Why is Hash Match creating a huge number of rows?

On SQL Server 2014, this query is taking about 24 minutes to complete. If I add OPTION (QUERYTRACEON 9481) to force the optomizer back to 2012, this query takes less than 1 second.

I noticed that there is a Hash Match (Inner Join) joining 70k rows against 77k rows but is producing 58.8 million rows. I would have expected it to produce less than 70k since only a portion rows are common to both sets.

Edit Uploaded a second attachment that shows the query plan with 9481 enabled.

[1]: /storage/temp/1079-withtraceflag9481.queryanalysis

avatar image By poke 18 asked Dec 08, 2014 at 03:19 PM
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noticed that there is a Hash Match (Inner Join) joining 70k rows against 77k rows but is producing 58.8 million rows. I would have expected it to produce less than 70k since only a portion rows are common to both sets.*

The optimizer considers all sorts of transformations. One of these involves computing a rank, duplicating part of the plan subtree, then collapsing the rank again later. The rank portion of the plan is the serial zone containing a Segment and Sequence Project. The duplicated subtree is on each input to the hash join in question. The collapse (aggregation) on the computed rank is in the Stream Aggregate/Sort/Partial Hash Aggregate combination seen later in the new CE plan. Ranking rows and joining a subtree to itself generates effectively a many-to-many join, hence the increase in row count at the join.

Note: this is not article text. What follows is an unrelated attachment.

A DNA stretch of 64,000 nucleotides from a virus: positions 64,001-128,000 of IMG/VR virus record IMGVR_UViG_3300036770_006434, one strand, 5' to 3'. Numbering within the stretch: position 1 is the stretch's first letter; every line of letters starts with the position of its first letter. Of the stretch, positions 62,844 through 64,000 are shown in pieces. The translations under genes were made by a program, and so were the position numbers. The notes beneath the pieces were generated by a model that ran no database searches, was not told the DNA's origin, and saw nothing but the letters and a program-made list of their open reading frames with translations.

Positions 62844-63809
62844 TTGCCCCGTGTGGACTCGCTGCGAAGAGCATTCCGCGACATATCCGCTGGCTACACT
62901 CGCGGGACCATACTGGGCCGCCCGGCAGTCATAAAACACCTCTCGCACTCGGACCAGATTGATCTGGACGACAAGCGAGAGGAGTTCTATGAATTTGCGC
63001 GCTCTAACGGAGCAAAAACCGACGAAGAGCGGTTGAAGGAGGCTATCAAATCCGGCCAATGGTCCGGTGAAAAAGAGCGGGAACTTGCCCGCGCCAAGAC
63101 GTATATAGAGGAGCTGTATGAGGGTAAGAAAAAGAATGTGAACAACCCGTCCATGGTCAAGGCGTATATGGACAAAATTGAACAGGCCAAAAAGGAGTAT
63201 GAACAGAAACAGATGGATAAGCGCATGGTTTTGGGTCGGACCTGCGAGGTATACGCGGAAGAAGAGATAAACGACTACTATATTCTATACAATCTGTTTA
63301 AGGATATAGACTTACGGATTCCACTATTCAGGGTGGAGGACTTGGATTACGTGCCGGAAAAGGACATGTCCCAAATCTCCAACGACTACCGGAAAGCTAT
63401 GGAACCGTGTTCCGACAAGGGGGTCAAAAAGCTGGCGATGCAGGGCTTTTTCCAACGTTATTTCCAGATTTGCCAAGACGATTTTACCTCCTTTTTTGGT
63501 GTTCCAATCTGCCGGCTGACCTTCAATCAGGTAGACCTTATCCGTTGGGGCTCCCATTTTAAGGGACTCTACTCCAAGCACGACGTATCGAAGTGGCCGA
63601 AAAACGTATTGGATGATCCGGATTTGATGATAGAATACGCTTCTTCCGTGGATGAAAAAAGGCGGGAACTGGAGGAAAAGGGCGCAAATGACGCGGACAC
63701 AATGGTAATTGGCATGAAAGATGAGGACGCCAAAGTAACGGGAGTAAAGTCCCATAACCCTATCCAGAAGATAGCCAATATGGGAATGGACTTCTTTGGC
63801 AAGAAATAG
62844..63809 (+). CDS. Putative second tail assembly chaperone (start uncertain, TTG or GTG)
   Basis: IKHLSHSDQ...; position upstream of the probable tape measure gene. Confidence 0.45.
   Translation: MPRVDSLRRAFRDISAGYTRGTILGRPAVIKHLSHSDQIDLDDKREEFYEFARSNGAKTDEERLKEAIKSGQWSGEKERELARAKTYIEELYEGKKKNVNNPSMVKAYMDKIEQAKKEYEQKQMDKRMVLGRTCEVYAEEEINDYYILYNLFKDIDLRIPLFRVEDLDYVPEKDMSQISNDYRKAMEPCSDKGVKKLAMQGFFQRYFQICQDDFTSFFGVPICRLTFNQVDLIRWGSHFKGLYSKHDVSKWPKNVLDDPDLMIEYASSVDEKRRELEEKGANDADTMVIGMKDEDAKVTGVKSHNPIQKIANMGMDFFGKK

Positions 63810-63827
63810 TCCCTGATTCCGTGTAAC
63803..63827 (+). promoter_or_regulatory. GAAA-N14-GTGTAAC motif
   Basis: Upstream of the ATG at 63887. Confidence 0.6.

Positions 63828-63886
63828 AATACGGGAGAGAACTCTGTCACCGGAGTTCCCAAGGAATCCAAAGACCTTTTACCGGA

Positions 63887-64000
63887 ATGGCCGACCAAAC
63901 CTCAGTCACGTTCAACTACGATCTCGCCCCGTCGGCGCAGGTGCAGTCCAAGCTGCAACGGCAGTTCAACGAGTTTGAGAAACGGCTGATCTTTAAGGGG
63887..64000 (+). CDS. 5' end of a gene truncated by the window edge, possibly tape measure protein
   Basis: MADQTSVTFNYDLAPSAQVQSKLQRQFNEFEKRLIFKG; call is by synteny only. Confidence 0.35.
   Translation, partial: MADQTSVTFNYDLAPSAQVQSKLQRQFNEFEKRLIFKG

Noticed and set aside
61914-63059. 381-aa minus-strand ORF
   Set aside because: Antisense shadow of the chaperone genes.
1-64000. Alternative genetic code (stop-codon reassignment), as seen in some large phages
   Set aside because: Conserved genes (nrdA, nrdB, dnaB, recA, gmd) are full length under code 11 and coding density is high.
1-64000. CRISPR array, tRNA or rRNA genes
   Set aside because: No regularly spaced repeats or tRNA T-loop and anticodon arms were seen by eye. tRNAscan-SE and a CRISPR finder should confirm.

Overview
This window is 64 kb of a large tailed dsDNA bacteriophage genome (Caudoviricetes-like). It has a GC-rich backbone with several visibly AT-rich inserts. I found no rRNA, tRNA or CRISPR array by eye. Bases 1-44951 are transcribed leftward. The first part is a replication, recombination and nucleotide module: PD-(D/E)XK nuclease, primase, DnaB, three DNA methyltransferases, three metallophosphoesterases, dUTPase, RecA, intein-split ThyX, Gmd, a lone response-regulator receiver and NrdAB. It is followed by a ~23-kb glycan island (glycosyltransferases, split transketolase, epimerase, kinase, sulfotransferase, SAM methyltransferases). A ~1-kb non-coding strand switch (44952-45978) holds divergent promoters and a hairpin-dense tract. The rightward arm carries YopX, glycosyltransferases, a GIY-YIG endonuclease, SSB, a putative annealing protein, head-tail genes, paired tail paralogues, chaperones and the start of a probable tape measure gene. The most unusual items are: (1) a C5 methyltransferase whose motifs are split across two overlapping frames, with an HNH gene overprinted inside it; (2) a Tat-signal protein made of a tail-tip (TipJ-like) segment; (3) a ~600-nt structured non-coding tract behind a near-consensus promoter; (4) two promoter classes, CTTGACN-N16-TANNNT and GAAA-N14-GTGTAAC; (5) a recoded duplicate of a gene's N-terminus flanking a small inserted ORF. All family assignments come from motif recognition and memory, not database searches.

Exactly what this transformation is aimed at is hard to say without being able to see the view definition, but I can say that the decision to apply this transform or not is a cost-based choice, which depends in part on cardinality estimates. The new cardinality estimator (CE) chooses a plan with this transformation, but the old CE model does not. The root cause is a simple change in estimated costs between the alternatives.

These sorts of plan changes and possible performance regressions are possible - indeed expected - when changing CE model.

Unless this query absolutely needs to be monolithic - perhaps for use in an in-line function or view - I would encourage you to break the CTEs apart and use temporary tables to store intermediate results. You will, generally speaking, get better quality plans this way, because the optimizer has better information to work with. As written, the cardinality estimates and value distributions are likely to be little better than complete guesses at most points.

avatar image By SQLkiwi ♦ 6.6k answered Dec 08, 2014 at 04:23 PM
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asked: Dec 08, 2014 at 03:19 PM

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Last Updated: Dec 08, 2014 at 04:25 PM